County debt is going to grow some more

Published 1:45 pm Wednesday, February 24, 2016

School improvements in northern IW won’t wait

By Diana McFarland

News editor

Isle of Wight County’s fiscal 2017 capital improvement plan calls for adding another $54 million in debt over the next five years — despite the county’s distinction of being in the top five most indebted counties in Virginia.

The CIP for the next five years lists $14 million for public safety, with most of that going toward a new E911 radio system. There is $32 million for a new northern county middle school, upgrades at Smithfield High School and fixing the septic system at Hardy Elementary. 

The CIP also calls for $7.6 million for a variety of transportation projects. Each of those areas is slated to be financed through general obligation bonds. {mprestriction ids=”1,2,3,4,5,6″}

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In all, the 10-year CIP forecast calls for borrowing $109 million, with 77 percent of all projects to be paid for through bonds, 7 percent from the general fund, 15 percent from state and federal contributions and 1 percent from reserves.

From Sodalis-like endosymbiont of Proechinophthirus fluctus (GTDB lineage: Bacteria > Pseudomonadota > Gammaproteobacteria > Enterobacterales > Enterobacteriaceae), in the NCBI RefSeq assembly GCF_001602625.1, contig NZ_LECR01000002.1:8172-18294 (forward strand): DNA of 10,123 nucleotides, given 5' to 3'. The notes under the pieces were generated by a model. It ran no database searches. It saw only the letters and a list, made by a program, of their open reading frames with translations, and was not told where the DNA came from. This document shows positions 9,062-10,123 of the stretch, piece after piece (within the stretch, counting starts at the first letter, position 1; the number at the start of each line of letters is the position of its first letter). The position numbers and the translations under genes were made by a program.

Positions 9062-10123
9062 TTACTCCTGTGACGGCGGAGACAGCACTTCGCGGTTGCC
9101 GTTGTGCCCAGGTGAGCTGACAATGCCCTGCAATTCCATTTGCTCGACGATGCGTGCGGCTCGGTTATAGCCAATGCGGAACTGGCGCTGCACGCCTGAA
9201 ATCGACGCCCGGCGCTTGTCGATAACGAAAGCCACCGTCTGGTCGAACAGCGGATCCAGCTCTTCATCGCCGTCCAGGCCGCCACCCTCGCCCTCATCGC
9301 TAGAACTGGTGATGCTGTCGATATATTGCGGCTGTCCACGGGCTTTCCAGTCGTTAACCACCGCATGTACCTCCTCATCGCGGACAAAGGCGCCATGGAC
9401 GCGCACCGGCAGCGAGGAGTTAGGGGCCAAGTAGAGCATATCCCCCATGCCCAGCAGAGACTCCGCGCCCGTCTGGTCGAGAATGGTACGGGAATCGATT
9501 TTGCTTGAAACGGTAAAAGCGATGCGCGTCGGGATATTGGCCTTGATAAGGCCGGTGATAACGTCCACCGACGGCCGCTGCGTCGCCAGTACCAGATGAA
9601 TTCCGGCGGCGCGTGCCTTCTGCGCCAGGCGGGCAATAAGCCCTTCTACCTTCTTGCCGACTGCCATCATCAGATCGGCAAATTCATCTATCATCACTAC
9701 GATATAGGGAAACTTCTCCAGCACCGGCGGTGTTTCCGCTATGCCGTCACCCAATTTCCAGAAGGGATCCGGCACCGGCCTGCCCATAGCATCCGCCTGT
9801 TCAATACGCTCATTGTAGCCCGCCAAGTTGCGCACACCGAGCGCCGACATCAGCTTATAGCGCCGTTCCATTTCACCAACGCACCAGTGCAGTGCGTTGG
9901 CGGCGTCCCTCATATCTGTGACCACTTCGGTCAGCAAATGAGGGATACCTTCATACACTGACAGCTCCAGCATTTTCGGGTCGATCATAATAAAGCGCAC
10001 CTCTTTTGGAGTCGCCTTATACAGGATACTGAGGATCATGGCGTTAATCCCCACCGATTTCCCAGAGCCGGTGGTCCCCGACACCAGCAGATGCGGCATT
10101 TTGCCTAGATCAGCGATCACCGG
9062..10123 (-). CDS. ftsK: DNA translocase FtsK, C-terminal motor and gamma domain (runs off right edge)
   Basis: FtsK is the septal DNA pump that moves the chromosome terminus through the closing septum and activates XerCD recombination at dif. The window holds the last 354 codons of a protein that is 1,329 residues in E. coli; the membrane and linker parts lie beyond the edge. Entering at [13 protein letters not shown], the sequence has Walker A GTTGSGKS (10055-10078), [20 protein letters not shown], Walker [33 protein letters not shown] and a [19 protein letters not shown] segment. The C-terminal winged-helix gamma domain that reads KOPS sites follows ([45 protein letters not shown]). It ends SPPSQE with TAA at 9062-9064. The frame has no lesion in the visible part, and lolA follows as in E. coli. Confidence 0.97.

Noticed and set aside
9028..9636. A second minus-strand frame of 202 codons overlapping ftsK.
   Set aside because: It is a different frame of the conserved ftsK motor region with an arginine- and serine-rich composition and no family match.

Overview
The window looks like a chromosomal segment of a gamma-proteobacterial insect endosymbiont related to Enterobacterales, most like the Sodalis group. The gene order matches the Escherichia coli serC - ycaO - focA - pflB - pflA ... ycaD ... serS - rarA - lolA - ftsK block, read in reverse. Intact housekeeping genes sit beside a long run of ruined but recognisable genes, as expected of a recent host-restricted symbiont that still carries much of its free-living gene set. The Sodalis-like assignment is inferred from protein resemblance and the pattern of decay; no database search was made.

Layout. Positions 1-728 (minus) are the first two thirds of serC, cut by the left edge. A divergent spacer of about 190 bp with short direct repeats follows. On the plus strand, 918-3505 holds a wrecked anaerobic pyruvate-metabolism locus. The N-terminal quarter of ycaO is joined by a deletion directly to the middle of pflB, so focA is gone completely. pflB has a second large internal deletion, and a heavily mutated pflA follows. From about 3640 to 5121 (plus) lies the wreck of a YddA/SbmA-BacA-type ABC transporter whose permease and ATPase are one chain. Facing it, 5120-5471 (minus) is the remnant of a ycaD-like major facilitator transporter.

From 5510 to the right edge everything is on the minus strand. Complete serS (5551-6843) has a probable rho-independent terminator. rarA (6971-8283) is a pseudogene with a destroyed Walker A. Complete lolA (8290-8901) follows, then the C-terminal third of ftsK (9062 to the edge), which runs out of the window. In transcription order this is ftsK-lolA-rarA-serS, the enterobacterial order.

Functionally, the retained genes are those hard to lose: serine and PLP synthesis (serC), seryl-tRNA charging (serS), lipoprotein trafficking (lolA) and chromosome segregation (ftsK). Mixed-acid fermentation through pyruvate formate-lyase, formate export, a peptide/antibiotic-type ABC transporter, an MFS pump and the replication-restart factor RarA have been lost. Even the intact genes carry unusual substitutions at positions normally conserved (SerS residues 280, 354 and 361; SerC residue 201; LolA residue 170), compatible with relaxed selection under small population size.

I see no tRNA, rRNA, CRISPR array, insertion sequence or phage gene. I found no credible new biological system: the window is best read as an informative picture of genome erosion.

Board Chairman Rex Alphin agrees the level of debt is a “red flag,” but points to the necessity of certain projects, such as $11 million for a new E911 radio system.

Alphin said that while the CIP is written for five to 10-year brackets of time, the Board considers it on an annual basis, and each year asks if the county wants to take on more debt.

To decrease the debt service, the county has restructured and refinanced its obligations, but at this point, it’s not known if any more savings can be made, Alphin said.

The real challenge is bringing in more business, especially to the intermodal park, he said.

Smithfield District Supervisor Dick Grice agrees.

Grice presented an aggressive plan last week to step up economic development efforts — particularly in the intermodal park. Grice wants to capitalize on the county’s abundance of treated water and pair that with companies, particularly in California, that are big users of treated water.

The Board asked staff to research his plan and return next month.

Grice and Alphin are adamant that it’s not feasible to keep raising real estate and personal property taxes to cover expenses.

“We can’t keep layering on more taxes,” he said.

If the county doesn’t get serious about economic development then “we’re in trouble,” he said.  {/mprestriction}